What truly makes this adaptation of the Burgess novel a success, is what Malcolm McDowell brings to the screen. He is Alex De Large and you can't help but kind of adore his urgent needs for a little of the old ultra violence each night as he unexpectedly makes his house calls through the neighborhood and pounces on innocent women. You also can't help but appreciate his interaction with his good old mom and dad as a tiny snicker forms when he insists on not being able to attend school and a sad but sweet look of confusion and sadness innocently appears as his parents introduce him to their replacement son and he finds himself homeless and in need of his droogies. His interactions with his droogies are a delight as he goes from `singing in the rain' to a mad villain beating up the little groupies in slow-motion. There is a sense of sadness as he ironically goes from being Beethoven's number one fan to a botched suicide that leaves him with broken limbs abounding but the same clever smile and good attitude. The finale is quite possibly the best ever in cinema as sweet Alex cannot help but think of a little of the old in-out as the nurses attempt to curtail his ultra violent tendencies. The slow smile that appears on his innocently despicable face is a sheer delight. The incredible accent makes it all the better.

`A Clockwork Orange' was a film that was so far ahead of it's time in 1971. The Kordova Milk Bar was a trendy little place we can only picture existing in the future. The fascinating way that his crime was dealt with could be the wave of the future should the capital punishment issue cause too much disagreement. In short, a little of the old ultra violence is what propelled this film to high rankings and what will eventually allow all of us to allow our children to see it, once their 18 of course.


Everyone is the Villain
Many people may say that Alex was the villain of "A Clockwork Orange", but he's only really evil for the 1st 3rd of the film, right? Well, who really is the villain? The people who punished Alex, the people who had their vengeance upon Alex? Or is it society, itself?

To me, "A Clockwork Orange" is a film in which everyone is wrong, yet everyone is right. Everyone is guilty, yet everyone is innocent. It is a chilling, emotional, disturbing, and, sometimes, quite funny look into the evils of the world itself. Everyone is villainized by Kubrick's lens, from the criminals that rape and murder victims, to the punishers of these criminals, enforcing cruel, almost torture-like methods to "cure" these criminals, to those who were victims of these brutal criminals, having their revenge using more harsh techniques of brutality.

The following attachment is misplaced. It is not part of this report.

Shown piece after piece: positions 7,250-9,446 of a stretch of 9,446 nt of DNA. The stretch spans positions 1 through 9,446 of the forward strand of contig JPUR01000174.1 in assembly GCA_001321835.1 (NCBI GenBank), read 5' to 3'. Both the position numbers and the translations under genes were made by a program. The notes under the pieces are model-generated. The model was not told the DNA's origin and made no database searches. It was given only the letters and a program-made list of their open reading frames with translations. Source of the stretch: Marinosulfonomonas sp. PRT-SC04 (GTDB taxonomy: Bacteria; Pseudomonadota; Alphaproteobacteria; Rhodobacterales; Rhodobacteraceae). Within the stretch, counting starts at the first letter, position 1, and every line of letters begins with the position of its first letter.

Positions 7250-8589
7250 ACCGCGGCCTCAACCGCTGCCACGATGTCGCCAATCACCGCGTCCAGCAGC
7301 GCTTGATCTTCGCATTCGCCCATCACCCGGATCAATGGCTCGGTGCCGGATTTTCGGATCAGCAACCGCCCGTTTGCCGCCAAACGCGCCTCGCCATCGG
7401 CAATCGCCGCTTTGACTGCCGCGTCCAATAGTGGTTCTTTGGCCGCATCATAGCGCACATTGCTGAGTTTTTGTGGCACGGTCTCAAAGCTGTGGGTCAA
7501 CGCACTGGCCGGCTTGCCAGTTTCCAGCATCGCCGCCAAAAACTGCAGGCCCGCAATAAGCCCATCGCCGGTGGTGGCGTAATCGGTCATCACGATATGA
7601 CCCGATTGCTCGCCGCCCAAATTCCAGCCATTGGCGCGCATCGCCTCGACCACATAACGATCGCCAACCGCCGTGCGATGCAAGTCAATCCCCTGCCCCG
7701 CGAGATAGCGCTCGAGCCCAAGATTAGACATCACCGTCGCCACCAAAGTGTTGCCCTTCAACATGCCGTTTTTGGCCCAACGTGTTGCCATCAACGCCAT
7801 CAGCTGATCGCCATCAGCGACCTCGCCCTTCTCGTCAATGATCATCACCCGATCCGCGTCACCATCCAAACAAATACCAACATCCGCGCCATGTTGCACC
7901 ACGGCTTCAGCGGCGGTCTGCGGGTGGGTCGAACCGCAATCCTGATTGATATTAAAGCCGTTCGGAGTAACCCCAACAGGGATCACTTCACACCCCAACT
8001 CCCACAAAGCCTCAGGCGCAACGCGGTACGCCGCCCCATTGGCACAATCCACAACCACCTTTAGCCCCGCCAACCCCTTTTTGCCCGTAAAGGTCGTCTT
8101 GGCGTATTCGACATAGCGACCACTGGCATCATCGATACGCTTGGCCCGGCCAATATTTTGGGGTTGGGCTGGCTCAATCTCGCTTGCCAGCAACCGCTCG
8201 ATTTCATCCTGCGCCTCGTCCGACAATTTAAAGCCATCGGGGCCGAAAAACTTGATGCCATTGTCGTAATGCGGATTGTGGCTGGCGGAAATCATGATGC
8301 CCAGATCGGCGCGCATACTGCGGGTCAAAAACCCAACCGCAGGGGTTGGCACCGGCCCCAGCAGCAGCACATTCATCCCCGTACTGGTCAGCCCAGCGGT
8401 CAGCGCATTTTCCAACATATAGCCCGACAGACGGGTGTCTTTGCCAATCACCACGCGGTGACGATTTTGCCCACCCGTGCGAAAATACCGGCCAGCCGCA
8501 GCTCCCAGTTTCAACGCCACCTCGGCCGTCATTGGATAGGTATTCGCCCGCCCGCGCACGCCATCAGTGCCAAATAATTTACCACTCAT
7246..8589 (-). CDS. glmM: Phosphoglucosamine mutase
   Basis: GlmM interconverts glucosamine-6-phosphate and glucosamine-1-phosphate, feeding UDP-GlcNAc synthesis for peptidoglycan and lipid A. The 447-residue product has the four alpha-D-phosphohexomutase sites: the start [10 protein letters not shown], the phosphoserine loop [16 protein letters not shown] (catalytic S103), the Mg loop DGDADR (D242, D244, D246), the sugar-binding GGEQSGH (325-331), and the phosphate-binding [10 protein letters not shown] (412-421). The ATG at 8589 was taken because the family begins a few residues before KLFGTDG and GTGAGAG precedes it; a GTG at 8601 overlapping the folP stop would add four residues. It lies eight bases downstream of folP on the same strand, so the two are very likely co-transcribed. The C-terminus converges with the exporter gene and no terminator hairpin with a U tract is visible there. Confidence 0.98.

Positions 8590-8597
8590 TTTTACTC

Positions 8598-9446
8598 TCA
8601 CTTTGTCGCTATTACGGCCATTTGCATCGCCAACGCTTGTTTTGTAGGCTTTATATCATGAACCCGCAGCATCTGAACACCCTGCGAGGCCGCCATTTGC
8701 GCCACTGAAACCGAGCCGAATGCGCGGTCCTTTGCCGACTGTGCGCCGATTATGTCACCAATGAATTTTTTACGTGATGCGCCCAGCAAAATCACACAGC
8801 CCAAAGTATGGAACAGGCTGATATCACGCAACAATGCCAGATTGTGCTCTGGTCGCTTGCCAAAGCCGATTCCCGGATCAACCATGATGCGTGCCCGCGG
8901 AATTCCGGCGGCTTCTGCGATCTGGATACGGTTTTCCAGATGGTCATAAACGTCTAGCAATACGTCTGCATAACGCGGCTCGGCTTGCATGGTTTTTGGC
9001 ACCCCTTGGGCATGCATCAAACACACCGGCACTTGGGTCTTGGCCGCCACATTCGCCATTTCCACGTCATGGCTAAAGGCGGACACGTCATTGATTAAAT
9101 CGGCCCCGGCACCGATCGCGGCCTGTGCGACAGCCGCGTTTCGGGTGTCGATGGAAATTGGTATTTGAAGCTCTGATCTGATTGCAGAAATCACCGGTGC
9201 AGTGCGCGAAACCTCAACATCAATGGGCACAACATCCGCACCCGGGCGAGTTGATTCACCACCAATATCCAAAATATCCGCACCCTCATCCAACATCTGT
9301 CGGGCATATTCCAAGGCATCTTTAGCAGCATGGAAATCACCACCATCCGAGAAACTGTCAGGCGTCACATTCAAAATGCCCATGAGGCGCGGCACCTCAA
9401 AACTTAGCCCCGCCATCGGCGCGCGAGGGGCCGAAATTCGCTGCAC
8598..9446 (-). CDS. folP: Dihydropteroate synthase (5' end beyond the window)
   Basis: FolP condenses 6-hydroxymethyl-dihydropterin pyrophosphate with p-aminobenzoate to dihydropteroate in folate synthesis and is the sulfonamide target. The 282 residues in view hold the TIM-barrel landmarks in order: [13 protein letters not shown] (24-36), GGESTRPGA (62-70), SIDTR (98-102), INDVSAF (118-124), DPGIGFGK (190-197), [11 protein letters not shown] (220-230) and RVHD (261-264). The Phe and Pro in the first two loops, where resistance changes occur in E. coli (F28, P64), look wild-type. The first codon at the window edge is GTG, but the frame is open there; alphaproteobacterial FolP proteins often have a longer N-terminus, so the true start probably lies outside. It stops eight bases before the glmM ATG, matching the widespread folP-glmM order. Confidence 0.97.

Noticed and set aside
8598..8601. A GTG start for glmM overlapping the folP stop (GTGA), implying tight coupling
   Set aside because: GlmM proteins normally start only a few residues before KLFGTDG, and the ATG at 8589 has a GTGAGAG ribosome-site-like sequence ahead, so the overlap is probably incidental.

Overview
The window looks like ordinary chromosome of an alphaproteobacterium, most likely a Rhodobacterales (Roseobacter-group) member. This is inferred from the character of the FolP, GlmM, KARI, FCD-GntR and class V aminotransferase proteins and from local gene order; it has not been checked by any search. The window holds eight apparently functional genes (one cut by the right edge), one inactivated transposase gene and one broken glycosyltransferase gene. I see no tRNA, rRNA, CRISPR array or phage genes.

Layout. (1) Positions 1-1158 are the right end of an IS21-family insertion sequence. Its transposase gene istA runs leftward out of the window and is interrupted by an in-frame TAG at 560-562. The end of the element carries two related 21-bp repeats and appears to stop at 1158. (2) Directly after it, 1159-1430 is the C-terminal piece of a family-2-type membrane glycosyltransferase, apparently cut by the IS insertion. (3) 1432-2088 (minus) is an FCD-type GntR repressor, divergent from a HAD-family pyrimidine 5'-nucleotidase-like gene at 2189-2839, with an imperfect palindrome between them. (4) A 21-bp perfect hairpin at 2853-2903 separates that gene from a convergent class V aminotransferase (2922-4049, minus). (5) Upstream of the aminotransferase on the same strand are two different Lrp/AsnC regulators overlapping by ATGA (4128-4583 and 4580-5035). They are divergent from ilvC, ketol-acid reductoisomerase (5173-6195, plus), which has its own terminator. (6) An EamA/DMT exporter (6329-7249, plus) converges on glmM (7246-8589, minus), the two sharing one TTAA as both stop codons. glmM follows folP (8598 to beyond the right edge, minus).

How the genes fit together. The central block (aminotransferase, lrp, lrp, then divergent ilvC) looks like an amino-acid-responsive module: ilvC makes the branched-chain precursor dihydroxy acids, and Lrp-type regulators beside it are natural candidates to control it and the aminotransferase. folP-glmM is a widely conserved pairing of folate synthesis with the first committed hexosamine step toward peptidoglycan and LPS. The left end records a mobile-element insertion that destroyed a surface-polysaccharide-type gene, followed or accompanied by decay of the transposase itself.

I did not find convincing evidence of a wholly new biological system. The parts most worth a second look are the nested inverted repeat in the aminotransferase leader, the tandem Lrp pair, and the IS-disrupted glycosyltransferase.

"A Clockwork Orange" is a film that got me thinking and feeling. A true must see, Kubrick is a master!
A black comedy so black some will not see the comedy....
I find it bizarre how so many great films from spat upon genres like horror and costumed heroes receive such vitriol from critics who enjoy BAD films in those categories but despise good ones, alway's their pathetic answer is the same: 'OMG The 'BATMAN & ROBIN' IZ BETTER DEN The 'DARK KNIGHT' BEKUZ IT DUZNT TAEK ITSELF SERIOUSLY LOL!' I fail to understand that argument. It's fine for a director to have a sense of humor and not be obnoxious about his craft, but there's a difference between having fun and not giving any effort by goofing off. Would you give some lazy student who sleeps through class who always comes in high and writes 'F- you' on a test as an answer an A+ because he doesn't take school seriously? If you give bad films like 'Batman & Robin' good ratings over 'The Dark Knight' because they 'Aren't serious' you are essentially doing the same thing. This filthy minded Liberal mentality has infected all aspects of film, with many excellent directors taking flack for the serious thematic content in their films.

Chief among these persecuted directors is the once-vaunted Stanley Kubrick, whose name is now used by these indie film fans and liberal canker sores as slang for 'pretentious' or 'overrated' or 'Taking himself too seriously'(one truly bizarre troll who sees the untalented Jason Friedberg as superior to Kubrick who I insulted sent me a string of hate mail telling me to orally pleasure him for weeks, that sums up the level of maturity of these people). What these disgusting people forget, however, is Kubrick's amazing range. He has directed romantic films, horror films, science fiction films, period melodramas, war films, but also comedies. Not only is he responsible for the famous comedy/satire 'Dr. Strangelove'(Which I will review along with another, more blatant comedy I feel is a spiritual descendant of 'Strangelove'), he has also infused even his grimmest films with humor('Full metal Jacket' has lots of black comedy in the suffering of 'Gomer Pyle' and in the Drill Seargent's over-the-top insults, and the famous 'Here's Johnny' sequence in 'The Shining'), but 'A Clockwork Orange' is perhaps his most biting speculative satire, and like I said, it's so grim many will fail to see the comedy.